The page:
Feature Article - February 2008
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Solid Ground

Ensuring Turf Is Tough Enough

By Sue Marquette Poremba

Weather worries

One thing no groundskeeper can prevent is the effect of Mother Nature. Too much sun can dry out a natural grass field, while too much rain can turn a field into a swamp. If the turf is artificial, as long as it has good drainage, the field can withstand almost any type of weather. (Poor drainage and hurricane-like rain can leave you with a wading pool, but the field should stand up to the excess water.) If the turf is natural grass and dirt, the ideal situation is to have a field that looks almost as good at the end of the game as it did before it started.

Field covers are the best way to protect any playing surface from the elements. Bob Curry, a spokesperson for a manufacturer of field covers, explained that sports facilities have the option of a lightweight cover for rain (good for baseball facilities) or heavyweight covers that not only protect from snow but can also be plowed over. Snow is removed first, then the cover. The covers also protect the field from debris. For example, Curry said, there are fields in New York State that are in flood plains. The tarps used on these fields make it easier to clean the silt and muck after a storm.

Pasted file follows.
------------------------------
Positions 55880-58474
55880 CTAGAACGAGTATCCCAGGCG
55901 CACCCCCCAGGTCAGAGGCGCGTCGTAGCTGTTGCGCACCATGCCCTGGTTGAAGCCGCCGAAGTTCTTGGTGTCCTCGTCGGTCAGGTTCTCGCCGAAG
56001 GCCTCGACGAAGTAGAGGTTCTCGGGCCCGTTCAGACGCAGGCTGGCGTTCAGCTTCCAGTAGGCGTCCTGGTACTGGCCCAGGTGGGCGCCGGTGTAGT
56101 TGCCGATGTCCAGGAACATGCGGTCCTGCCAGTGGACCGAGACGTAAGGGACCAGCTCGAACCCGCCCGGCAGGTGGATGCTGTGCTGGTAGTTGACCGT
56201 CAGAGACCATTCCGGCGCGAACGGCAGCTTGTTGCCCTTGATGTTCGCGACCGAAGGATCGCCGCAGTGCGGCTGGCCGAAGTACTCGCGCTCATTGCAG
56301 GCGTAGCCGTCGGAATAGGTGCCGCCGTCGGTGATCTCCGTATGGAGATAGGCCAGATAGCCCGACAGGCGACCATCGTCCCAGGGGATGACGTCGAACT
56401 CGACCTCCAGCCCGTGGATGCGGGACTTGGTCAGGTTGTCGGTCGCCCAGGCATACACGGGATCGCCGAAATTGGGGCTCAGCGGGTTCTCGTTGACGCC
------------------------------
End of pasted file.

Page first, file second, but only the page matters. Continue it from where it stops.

Lightweight tarps will cost about $5,000 for a baseball field to $15,000 for a football field, while heavyweight covers run $15,000 for baseball to $50,000 for football-sized fields. Curry recommends baseball fields in a high-wind area use heavy covers to keep them from blowing or being damaged by strong gusts. It takes a half dozen people to man the baseball tarps, while football covers come in sections and require eight people per section.